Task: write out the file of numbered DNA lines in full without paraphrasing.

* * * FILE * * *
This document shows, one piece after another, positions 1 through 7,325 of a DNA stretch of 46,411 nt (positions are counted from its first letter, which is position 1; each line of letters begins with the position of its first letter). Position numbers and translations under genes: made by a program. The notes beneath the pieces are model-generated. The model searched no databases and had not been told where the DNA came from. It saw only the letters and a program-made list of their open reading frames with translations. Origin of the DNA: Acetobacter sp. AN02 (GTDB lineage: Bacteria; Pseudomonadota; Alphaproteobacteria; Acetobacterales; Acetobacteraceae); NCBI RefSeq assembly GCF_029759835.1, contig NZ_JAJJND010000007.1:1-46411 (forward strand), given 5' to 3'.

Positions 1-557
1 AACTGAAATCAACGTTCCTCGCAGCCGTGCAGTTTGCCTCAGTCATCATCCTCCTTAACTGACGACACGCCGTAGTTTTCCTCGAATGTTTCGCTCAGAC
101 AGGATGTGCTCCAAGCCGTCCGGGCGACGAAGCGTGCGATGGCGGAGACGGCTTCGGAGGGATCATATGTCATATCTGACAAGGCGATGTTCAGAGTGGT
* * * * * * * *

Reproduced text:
This document shows, one piece after another, positions 1 through 7,325 of a DNA stretch of 46,411 nt (positions are counted from its first letter, which is position 1; each line of letters begins with the position of its first letter). Position numbers and translations under genes: made by a program. The notes beneath the pieces are model-generated. The model searched no databases and had not been told where the DNA came from. It saw only the letters and a program-made list of their open reading frames with translations. Origin of the DNA: Acetobacter sp. AN02 (GTDB lineage: Bacteria; Pseudomonadota; Alphaproteobacteria; Acetobacterales; Acetobacteraceae); NCBI RefSeq assembly GCF_029759835.1, contig NZ_JAJJND010000007.1:1-46411 (forward strand), given 5' to 3'.

Positions 1-557
1 AACTGAAATCAACGTTCCTCGCAGCCGTGCAGTTTGCCTCAGTCATCATCCTCCTTAACTGACGACACGCCGTAGTTTTCCTCGAATGTTTCGCTCAGAC
101 AGGATGTGCTCCAAGCCGTCCGGGCGACGAAGCGTGCGATGGCGGAGACGGCTTCGGAGGGATCATATGTCATATCTGACAAGGCGATGTTCAGAGTGGT